Recipe: Herb Salad Tasty + Easy + Healthy by Khashayar Parsi – Happiness Between Tails
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The right to legal abortions is in mortal danger — I posted about it before, including here and here and here, etc. Lately, between that horror and the recent annual downpour of Mother’s Day “Odes to Motherhood” asserting all women are some sort of mother, plus “mom = saint,” I’ve yearned for another kind of day.
Dear friends, neighbors, and family, keep in mind that “childfree” implies choice, whereas “childless” is its sad opposite. If your language isn’t listed, it’s only for lack of space:
Happy Childfree Day!
!Feliz día sin niños!
روز آزادی کودکان مبارک
Haurrik gabeko Egun zoriontsua!
چائلڈ فری ڈے مبارک ہو۔
Schönen kinderfreien Tag!
해피 차일드 프리 데이
Feliç dia sense nens!
Glædelig børnefri dag!
La mulți ani fără copii!
ਬਾਲ ਮੁਕਤ ਦਿਵਸ ਮੁਬਾਰਕ
Diwrnod Rhydd o Blant Hapus!
З днем без дітей
Feliĉan Seninfanan Tagon
No offense to kids — I was one myself, hyuk hyuk, but was never into having one.
Seriously, though, as a kid I often reeled over the implication that a woman’s most valuable contribution is as a vessel. Barring that, childhood rumination involved a mini-me who I’d be angelic to in ways that I wished folks would be to me. (Insert genuine listening and caring for mini-me, rather than treating her as an appendage or toy.) Back then, I envied adoptees whose parents, I reasoned, were better equipped to regard their kids as independent and separate souls. If I were ever to become a parent, it would be that way, I told myself.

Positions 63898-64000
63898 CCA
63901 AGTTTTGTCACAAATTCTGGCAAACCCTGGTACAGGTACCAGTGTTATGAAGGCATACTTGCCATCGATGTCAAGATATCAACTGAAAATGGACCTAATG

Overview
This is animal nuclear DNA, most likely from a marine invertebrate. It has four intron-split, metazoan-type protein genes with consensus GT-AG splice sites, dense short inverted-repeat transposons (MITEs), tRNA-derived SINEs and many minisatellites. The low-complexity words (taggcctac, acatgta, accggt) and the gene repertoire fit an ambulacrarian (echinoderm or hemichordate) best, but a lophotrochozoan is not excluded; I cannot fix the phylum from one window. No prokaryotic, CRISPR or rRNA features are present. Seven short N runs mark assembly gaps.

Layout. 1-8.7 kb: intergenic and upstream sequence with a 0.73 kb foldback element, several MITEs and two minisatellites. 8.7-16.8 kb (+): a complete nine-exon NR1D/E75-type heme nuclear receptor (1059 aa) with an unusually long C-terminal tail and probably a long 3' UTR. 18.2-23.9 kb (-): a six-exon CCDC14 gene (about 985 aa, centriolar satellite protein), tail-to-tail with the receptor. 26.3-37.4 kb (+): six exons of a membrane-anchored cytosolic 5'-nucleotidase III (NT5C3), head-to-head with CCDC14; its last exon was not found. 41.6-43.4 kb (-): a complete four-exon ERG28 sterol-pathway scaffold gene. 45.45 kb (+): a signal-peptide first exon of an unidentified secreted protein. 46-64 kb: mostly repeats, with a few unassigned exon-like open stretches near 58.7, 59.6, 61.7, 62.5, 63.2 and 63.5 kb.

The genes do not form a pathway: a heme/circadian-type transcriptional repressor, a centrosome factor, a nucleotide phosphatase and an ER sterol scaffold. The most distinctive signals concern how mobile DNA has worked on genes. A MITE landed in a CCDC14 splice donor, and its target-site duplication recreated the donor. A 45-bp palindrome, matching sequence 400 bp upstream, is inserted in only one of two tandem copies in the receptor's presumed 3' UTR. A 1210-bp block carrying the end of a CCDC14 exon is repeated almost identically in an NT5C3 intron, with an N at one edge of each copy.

The two times I got pregnant despite contraceptives freaked me out to the extent that only after terminating them, did I muse on how motherhood might have felt. Still, friends, strangers, and doctors insisted that in due time I would long to be a mother.
Shortly after I married Mr. Marvelous, I was pregnant again. In this case, we get along so well that once some of the initial terror subsided, I chose to go through with the pregnancy. Three months later, I miscarried. Sad, yes. However, it provided a valuable window of empathy for the many women who really want kids but can’t have them.
Also, I reminded myself, if I wanted kids badly, I could just adopt. After a brief glance into what’s involved with fertility drugs and adoption, I knew once and for all that I don’t want motherhood that badly.
My hat is off to those who desire children and become parents.
And I curtsy low for people like me who are best kid-free.
Here are some interviews with people who don’t want kids…
If you’re looking for a man’s take, I found only this one with a guy’s input…
For me, particularly as a younger adult, childfree folks were down-to-earth and easier to be around. Their lives were more fulfilled and interesting. People with kids often acted as if I wasn’t a full adult, even though I fully supported myself and lived independently once I turned eighteen…
Elderly parents moaned a lot about their kids not calling and not visiting. They complained that their grown children only kept in touch when they wanted money, grandkid-sitting, or to tell them what to do. They acted far lonelier than the non-parents who learned early to appreciate a family of friends…
What do you think of childfree people? If you don’t want kids, did people say you’re bound to change your mind? In your opinion, do childfree people seem pitiable or perhaps worse?